Author Archives: glennaalbrecht

About glennaalbrecht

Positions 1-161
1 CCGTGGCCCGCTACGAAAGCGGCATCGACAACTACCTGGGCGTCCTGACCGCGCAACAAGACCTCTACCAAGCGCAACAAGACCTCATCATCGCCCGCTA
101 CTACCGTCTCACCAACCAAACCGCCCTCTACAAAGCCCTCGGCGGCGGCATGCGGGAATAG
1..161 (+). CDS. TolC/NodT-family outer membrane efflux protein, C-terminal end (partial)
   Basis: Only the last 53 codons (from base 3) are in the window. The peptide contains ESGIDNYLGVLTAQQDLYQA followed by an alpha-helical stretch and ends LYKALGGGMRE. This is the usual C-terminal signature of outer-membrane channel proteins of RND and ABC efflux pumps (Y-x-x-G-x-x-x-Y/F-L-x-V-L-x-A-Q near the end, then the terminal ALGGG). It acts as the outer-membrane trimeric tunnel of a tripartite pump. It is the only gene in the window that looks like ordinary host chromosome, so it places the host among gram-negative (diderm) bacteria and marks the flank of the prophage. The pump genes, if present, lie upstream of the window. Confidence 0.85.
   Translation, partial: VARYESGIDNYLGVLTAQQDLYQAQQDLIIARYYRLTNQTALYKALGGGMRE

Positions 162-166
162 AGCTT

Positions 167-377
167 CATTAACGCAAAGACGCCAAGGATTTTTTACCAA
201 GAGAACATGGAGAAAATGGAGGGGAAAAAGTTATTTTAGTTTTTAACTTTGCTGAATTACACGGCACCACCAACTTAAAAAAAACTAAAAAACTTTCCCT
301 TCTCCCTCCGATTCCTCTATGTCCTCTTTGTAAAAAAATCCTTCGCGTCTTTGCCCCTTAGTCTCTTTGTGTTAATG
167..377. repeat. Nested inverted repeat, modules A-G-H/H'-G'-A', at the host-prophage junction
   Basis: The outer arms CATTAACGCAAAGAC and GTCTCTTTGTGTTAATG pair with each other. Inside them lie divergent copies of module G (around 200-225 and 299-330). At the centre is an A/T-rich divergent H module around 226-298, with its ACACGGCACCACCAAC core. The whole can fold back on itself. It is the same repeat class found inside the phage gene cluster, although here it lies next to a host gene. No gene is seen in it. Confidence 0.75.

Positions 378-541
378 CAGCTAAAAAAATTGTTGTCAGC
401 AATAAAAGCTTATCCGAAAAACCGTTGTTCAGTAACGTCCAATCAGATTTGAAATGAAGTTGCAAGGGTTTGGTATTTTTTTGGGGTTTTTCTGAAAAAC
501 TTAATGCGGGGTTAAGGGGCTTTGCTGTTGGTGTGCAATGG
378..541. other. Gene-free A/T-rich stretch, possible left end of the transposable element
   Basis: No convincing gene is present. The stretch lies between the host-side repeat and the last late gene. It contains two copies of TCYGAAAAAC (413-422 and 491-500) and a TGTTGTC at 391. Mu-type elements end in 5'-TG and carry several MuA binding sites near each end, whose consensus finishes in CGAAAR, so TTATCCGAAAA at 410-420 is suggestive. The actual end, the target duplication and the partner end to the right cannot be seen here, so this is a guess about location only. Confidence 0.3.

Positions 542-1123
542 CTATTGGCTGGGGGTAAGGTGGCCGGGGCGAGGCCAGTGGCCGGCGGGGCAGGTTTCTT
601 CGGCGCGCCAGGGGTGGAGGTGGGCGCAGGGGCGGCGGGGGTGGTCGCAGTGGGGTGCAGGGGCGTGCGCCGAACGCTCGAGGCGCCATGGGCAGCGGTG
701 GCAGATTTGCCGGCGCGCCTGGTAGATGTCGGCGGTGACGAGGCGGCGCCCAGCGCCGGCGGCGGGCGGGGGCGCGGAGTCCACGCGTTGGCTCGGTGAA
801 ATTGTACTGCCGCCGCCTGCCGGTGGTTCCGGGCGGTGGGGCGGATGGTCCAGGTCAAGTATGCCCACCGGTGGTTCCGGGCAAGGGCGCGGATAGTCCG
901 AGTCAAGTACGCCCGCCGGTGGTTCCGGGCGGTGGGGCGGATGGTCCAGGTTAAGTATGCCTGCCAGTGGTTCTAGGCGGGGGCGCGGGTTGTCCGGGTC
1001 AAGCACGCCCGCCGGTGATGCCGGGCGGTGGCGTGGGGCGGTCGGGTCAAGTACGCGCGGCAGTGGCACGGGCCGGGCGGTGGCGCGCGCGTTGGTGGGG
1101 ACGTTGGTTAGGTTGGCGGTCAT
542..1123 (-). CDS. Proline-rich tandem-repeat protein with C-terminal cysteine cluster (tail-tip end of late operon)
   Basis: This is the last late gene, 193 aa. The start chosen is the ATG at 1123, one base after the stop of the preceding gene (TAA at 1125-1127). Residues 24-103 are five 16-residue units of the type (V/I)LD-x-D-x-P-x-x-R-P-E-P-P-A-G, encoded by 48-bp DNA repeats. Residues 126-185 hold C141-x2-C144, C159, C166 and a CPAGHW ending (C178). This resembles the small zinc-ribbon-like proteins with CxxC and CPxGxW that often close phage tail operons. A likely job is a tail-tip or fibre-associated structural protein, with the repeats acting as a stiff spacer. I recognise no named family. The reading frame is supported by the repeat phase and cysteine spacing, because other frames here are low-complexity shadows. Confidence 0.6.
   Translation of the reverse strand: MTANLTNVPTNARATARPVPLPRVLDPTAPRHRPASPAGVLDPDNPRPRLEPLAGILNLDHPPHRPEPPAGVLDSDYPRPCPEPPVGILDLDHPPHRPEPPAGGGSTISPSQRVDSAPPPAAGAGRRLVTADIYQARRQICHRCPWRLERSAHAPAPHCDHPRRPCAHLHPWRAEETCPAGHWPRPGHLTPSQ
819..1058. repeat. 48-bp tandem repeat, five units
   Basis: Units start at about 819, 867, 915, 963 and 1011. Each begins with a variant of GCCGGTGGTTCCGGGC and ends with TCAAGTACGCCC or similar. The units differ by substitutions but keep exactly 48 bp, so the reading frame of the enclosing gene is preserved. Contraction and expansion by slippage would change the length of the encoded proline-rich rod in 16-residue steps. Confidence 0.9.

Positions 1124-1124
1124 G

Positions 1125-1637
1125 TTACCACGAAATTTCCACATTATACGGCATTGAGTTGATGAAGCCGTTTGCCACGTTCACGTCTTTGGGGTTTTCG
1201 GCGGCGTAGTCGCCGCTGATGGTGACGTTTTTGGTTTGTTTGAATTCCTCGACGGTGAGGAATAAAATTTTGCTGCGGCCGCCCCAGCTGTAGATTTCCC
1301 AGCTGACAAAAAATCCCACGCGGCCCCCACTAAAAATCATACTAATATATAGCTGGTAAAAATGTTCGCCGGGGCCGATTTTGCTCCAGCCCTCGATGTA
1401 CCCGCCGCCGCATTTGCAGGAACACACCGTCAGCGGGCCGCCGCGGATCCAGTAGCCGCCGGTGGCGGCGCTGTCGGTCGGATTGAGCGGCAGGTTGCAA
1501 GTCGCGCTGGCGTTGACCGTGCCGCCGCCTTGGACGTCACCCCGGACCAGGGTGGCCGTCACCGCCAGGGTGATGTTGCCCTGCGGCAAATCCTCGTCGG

Farmosopher at The Wallaby Farm, NSW: Glenn Albrecht retired as professor of sustainability at Murdoch University in Perth, Western Australia in June 2014. He is now an Honorary Professorial Fellow in the School of Geosciences, The University of Sydney. He was at the University of Newcastle as Associate Professor of Environmental Studies until December 2008. He is an environmental philosopher with both theoretical and applied interests in the relationship between ecosystem and human health, broadly defined. He pioneered the research domain of 'psychoterratic' or earth related mental health and emotional conditions with his concept of 'solastalgia' or the lived experience of negative environmental change. Solastalgia has become accepted worldwide as a key concept in understanding the impact of environmental change in academic, creative arts, social impact assessment and legal contexts. Glenn Albrecht’s work is now being used extensively in course readings, new research theses and academic research in many disciplines including geography and environmental studies. His work is also being published in languages other than English. He has publications in the field of animal ethics and has published on the ethics of relocating endangered species in the face of climate change pressures and the ethics of the thoroughbred horse industry worldwide. With Professor Phillip McManus (Sydney University) he has completed a book which was published in 2012 by Routledge on the thoroughbred industry. He also published with Professor McManus on the newly emerging domain of ‘psychoterratic geographies’ (McManus and Albrecht 2013). With colleagues, Nick Higginbotham (University of Newcastle) and Linda Connor (Sydney University) under Australian Research Council Discovery Project grants, he has researched the impact of mining in the Upper Hunter Region of NSW, Australia and the impact of climate change on communities, again in the Hunter Region. He has researched the impact of gas fracking and coal mining on people and communities in the Gloucester region of NSW. Glenn has also been involved as a Chief Investigator in an ARC Discovery Grant Project on the social and ethical aspects of the thoroughbred horse industry worldwide and was a partner investigator on ARC Linkage Grant funded research on the ethics of feral buffalo control in Arnhem Land. He has held an NCCARF grant at Murdoch University to study the likely impact of climate change on water provision in two inland cities (Broken Hill and Kalgoorlie). Glenn Albrecht is also a pioneer of transdisciplinary thinking and, with Higginbotham and Connor, produced a major book on this topic, Health Social Science: A Transdisciplinary and Complexity Perspective with Oxford University Press in 2001. His current major transdisciplinary research interest, the positive and negative psychological, emotional and cultural relationships people have to place and its transformation is one that sees him having a national and international research profile in an emergent field of academic inquiry where he has been recognised as a global pioneer. International citations to his academic works are now increasing annually and reference to his concept of solastalgia in global art and culture is now too extensive to fully document. Glenn now works as an independent academic based in the Hunter Region of NSW. He continues to research and publish in his chosen fields. He is a current grant assessor for Commonwealth Ministry of Arts grant applications and an Honorary Associate in the School of Geosciences, The University of Sydney.